TSB author Menno Kalmann gets a "kiss."

This month TSB took a few minutes to ask Menno Kalmann, author of the side-splitting WOMEN ARE FROM VENUS AND SO ARE THEIR HORSES, how he and his wife (the “real” rider in the family) stay fit, to describe his idea of perfect happiness, and to admit what one might find in his refrigerator at all times–among other things. Menno’s answers, like the stories in his fantastic (book-club worthy) book, had us all rolling in the (barn) aisles.

TSB: January is our “Fitness Month.” Does your wife “work out” to get fit for riding? Do you? If so, what forms of exercise do you routinely enjoy?


Menno's wife, working her dressage horse in creative ways.

MK: My wife never stops working with her horses (I’ve included a picture of one of her regular winter exercises to “prepare” her dressage horse for Grand Prix!) I myself play squash. It keeps me fit, it only costs me the amount of one squash racket every two years, and after a match, I don’t have to spend an hour cleaning the squash court.

TSB: What are your personal fitness goals for 2011?

MK: Our goals are to stay alive, and for me personally, to never fall off a horse again.

TSB: If you were trapped on a desert island with a horse and a book, what breed of horse would it be and which book would you choose?

MK: It would require some negotiation with the wife, but I think it would be a Lusitano, and the book would be “100 Ways to Survive When You Are Trapped on a Desert Island, with Only a Portuguese-Speaking Horse for Company.”

TSB: What’s in your refrigerator at all times?

MK: My wallet and my cell phone. We are very busy and often stressed. When we lose something important, like a wallet, it often shows up in the fridge. Mindless actions–like most actions in my life (such as “marrying into” a equestrian enterprise, for example…)

TSB: Tell us about the first time you remember sitting on a horse.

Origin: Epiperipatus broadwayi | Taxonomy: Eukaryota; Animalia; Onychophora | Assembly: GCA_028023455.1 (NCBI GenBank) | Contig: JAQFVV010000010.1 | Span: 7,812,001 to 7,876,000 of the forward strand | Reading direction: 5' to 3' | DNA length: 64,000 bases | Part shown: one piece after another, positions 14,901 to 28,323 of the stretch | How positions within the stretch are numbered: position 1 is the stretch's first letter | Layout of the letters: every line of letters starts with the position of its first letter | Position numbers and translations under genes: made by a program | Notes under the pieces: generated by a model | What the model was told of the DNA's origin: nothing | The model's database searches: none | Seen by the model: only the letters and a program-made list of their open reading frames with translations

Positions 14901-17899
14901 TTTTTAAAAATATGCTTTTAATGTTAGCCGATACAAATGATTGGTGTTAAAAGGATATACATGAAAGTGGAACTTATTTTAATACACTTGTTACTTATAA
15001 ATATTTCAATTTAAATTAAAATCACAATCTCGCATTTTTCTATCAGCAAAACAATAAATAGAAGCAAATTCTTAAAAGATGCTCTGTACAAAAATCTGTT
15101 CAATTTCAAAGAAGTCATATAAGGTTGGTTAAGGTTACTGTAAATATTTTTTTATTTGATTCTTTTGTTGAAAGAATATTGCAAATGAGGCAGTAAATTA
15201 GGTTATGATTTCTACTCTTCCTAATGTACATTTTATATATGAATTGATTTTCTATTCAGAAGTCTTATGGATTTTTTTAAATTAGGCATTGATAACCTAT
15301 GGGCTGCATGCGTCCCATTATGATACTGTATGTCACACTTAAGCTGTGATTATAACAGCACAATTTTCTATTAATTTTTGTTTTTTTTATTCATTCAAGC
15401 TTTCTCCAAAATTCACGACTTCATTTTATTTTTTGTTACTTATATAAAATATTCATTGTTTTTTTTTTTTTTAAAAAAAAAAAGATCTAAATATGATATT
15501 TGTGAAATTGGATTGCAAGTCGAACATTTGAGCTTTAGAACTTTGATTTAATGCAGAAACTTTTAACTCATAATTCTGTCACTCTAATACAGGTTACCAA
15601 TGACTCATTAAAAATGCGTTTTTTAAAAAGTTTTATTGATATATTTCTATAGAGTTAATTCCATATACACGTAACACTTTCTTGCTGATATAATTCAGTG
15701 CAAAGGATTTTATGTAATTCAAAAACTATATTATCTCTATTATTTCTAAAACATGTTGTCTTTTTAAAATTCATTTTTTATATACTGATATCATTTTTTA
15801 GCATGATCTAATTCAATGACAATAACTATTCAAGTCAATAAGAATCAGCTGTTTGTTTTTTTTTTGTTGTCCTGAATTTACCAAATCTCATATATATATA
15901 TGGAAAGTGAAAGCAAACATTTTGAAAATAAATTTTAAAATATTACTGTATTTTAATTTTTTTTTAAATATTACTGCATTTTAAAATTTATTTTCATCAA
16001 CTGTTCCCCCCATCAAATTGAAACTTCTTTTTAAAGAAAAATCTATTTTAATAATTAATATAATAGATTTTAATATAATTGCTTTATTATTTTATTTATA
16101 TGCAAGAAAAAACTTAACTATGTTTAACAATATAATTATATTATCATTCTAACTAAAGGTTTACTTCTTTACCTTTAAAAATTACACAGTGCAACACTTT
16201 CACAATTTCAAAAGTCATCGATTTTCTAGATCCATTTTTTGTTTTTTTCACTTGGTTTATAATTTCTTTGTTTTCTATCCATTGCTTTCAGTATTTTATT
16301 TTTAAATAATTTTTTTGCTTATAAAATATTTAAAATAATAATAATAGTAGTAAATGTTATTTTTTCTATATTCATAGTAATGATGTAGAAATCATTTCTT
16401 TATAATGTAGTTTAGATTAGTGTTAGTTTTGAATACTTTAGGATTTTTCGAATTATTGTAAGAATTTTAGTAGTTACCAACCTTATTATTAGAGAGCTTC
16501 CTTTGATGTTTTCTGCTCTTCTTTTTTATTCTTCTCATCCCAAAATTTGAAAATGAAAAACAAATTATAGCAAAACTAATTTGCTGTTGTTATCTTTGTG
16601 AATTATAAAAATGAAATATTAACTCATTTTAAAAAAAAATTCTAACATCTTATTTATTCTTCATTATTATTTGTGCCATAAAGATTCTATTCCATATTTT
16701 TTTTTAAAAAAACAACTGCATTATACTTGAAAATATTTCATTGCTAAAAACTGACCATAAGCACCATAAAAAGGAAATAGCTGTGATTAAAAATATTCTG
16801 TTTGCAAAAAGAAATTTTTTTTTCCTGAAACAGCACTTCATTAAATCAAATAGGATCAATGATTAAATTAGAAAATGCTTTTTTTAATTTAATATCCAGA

MK: It was 18 years ago. It was high and scary. But the horse was well trained by my wife, and the brakes and steering worked fine. I had some lessons in the arena, and at first I thought that I was a very apt student, because it all went very well. Soon, however, I found out that this animal was very experienced, and he just tolerated me on his back as a hitchhiking passenger and did his own routine.

TSB: Tell us about the first time you remember falling off a horse.

MK: Last year I was launched by my horse, landed on by back, and while I was investigating my various body parts to see if I was still alive, I heard my wife laughing. She claims it wasn’t because she thought it was funny but more likely because it gave her a nervous breakdown. That was the second time I’ve come off a horse. You can read the story of my first time in my book WOMEN ARE FROM VENUS AND SO ARE THEIR HORSES.

TSB: What is your idea of perfect happiness?


Menno riding in the snow.

MK: A few weeks after my first riding lessons, on the morning of Christmas day, we went for a trail ride. There was snow, absolute silence, just us and our horses. We even saw some deer. Maybe I spoiled the mystic atmosphere a bit by calling out throughout the ride: “This is fantastic! This is real wealth! This is the essence of life!”

TSB: What is the quality you most like in a friend?

MK: Never getting tired of my compulsive impulses to make bad jokes, all day long (I can tell you, this is very tiresome, even for myself. I need to attend a tragic funeral from time to time to give it a rest…)

TSB: What is the quality you most like in a horse?

MK: It is great when they clean their own stall, and even better when they volunteer to take on a paper route in order to contribute to paying of the costs of their maintenance.

TSB: What is your idea of the perfect meal?

MK: Sometimes in the summer we can create a complete meal from that which is grown in our own vegetable garden. That makes me very happy.

TSB: What is your idea of the perfect holiday/vacation?

MK: I always escape to the mountains of Switzerland. It is really the worst environment for horses. Two years ago we climbed a steep mountain, abysses all around, and quite dangerous. To our great surprise there was a horse farm on top of that mountain. So we of course decided to take a “tour” of the area on two horses. They knew their way. It was amazingly dangerous, but they knew where to put their feet every next step of the way. We told each other how happy we were that they were so experienced. But when we got back, the farm owner was surprised that all went well, because apparently it was only the third time EVER someone had ridden my wife’s horse…

TSB: If you could have a conversation with one famous person, alive or dead, who would it be?

MK: I would ask Einstein, “What is the meaning of C² (for example in E = MC²)?” because when he claims that the speed of light (C) is a fixed number, what’s the use of multiplying or adding, if it never changes at the end…?

TSB: What is your motto?